The Linn Rekursiv Story -REPOST
Tariq Hamid (RA-CS)
vpc9u050 at computer-science.paisley.ac.uk
Thu Feb 20 12:08:37 UTC 1992
Rekursiv Architecture - A Scalable Architecture
The design of the Rekursiv board was guided by 80s ideas of CIM
(Computer Integrated Manufacture). Linn the hi-fi company required a
computer inventory system i.e. a CIM solution. David Harland, a Glasgow
Uni. lecturer, was enlisted by the company to provide such a solution.
Being a bit of a boffin (nerd, geek, weirdo, enthusiast -to you americans)
he suggested that all approaches up till that point in time ~ 1985 had
been going in the wrong direction. The bare bones of a CIM system was in
fact a distributed system supporting OOP, polymorphism etc.
To this end an OOP language was implemented called Lingo. Lingo was
first implemented on a VAX and then on a Symbolics Micro-codable
processor. It ran very slowly indeed. Instead of giving up Dave Harland,
and the two directors of Linn got the idea that if they were to build a
computer system that would run Lingo fast enough they would rule the
world i.e. corner the CIM market.
An object-oriented tagged memory architecture chip set was developed to
provide support for persistent object oriented languages. The board ran
Lingo at an acceptable speed. Unfortunately message sending was still
implemented by the Lingo microcode in a conventional manner. Speed-up
through the use of threaded code had been overlooked and therefore was
not taken advantage of. A threaded-code version of Lingo, Sun Lingo,
was implemented on Sun 3s. This ran twice as fast as Rekursiv Lingo.
Nevertheless this was an unfair comparison, because Rekursiv Lingo also
supports a persistent store, whereas Sun Lingo does not. This comparison
was just the excuse the accountants at Linn needed to wind-down the
Moral of the story
Do not invest all your effort in fancy hardware because conventional
hardware always overtakes its speed advantage within months.
[ eg. "Shit I knew I shouldn't have brought that graphics accelerator board. ]
The mistake was to invest so much effort in hardware - hardware that was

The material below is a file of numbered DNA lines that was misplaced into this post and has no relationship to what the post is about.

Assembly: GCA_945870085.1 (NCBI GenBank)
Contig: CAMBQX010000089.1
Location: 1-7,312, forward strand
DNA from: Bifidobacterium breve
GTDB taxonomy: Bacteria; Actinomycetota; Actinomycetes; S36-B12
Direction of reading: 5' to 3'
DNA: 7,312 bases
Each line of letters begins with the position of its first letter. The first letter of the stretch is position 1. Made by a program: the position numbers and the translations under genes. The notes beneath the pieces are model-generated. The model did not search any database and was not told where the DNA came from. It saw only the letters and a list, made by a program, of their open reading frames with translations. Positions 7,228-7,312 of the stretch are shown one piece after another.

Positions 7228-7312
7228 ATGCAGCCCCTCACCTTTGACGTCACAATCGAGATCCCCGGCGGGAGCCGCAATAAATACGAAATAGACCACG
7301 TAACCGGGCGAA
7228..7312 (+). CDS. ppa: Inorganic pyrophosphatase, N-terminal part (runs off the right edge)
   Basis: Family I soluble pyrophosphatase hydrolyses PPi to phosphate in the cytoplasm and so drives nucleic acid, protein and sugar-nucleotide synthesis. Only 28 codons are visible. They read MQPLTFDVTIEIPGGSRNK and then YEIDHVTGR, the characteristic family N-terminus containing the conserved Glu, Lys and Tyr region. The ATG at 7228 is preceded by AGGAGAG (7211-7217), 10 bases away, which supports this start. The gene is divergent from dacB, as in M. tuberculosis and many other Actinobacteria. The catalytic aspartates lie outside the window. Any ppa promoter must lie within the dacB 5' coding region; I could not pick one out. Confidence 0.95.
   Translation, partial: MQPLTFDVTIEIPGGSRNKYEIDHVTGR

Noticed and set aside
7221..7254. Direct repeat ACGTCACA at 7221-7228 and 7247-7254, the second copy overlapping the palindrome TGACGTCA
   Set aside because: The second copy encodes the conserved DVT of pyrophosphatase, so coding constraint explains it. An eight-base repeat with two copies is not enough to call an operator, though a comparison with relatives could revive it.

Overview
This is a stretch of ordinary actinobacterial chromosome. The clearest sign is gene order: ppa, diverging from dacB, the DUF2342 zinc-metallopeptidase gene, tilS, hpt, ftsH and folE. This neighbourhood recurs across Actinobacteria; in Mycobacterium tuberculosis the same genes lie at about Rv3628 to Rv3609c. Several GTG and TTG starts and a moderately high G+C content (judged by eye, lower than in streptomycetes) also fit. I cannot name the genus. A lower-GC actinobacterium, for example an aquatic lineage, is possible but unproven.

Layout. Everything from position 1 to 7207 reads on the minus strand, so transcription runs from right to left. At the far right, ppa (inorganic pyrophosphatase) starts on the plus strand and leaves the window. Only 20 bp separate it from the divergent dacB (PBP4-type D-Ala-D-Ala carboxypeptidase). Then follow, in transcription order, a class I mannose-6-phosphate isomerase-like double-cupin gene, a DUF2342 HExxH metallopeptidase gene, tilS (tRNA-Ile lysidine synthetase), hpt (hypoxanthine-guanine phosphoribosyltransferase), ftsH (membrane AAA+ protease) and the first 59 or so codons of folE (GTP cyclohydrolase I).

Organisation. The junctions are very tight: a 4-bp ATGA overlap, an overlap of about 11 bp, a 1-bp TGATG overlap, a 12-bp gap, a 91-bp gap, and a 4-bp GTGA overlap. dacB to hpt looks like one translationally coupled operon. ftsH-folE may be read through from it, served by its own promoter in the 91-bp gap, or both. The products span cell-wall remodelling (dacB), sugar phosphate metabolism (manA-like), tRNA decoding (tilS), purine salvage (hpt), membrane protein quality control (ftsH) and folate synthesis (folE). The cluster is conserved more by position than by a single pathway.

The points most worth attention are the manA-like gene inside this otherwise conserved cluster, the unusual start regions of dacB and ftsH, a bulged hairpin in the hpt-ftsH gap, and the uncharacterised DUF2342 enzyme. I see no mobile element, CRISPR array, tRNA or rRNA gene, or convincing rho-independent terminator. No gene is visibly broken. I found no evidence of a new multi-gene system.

going to get superseded pretty quicky anyway. Effort should have been
invested more in the development of software and efficiency gains should
have been sought through software.
Yes the Rekurisv Board has its limitations in terms of performance, but
I feel that these performance comparisons are somewhat misguided. For
what it does the Rekursiv is a very elegant architecture.
Its realization through the Rekursiv board was flawed in a few ways, which
have already been described by Mario Wolczko, such as object paging
being transparent to the microcoder (provides for easier microcoding, but
f's up chances for multi-tasking).
A list of the advantages and disadvantages of the Rekursiv Architecture:
+ Uses object identifiers not memory addresses i.e.
everything withn the system has a name.
+ Scalable because object ids allow for the spanning of
very large "address" spaces.
+ Distributed, since object ids are position independent
+ Threads and processes.
- Run time efficiency
A list of the advantages and disadvantages of the Rekurisiv board:
+ runs a persistent object-oriented system at an
+ Bridging of the Semantic Gap.
+ Microcodable - roll your own instruction sets.
- I/O bottleneck the Rekursiv VME board communicated
with the Sun host via a narrow bandwidth, which acceptable
for research purposes was not acceptable for any commercial
- Objects paged in on demand one at a time
- Overlooked compiler efficiency improvements such as
- IT MIGHT BE SAID THEY MARKETED A PROTOTYPE - TYPICALLY BRITISH
____ ___ ___ ___ ___
/ /__/ /_/ / / /
/ / / / | _/_ /_\/ Tariq Hamid
Dept. of Comp. Sci.
_ _ ___ ____ ___ __ Paisley College
/__/ /__/ / / / / / \ Paisley
/ / / / / / / _/_ /__/ Scotland PA1 2BE
Telephone :- [+44] (0)41 - 848 3328
Fax :- [+44] (0)41 - 887 0812
e-mail :- tariq at cs.paisley.ac.uk
Cc: Dave Harland, E.D.R.C, Glasgow, Scotland.
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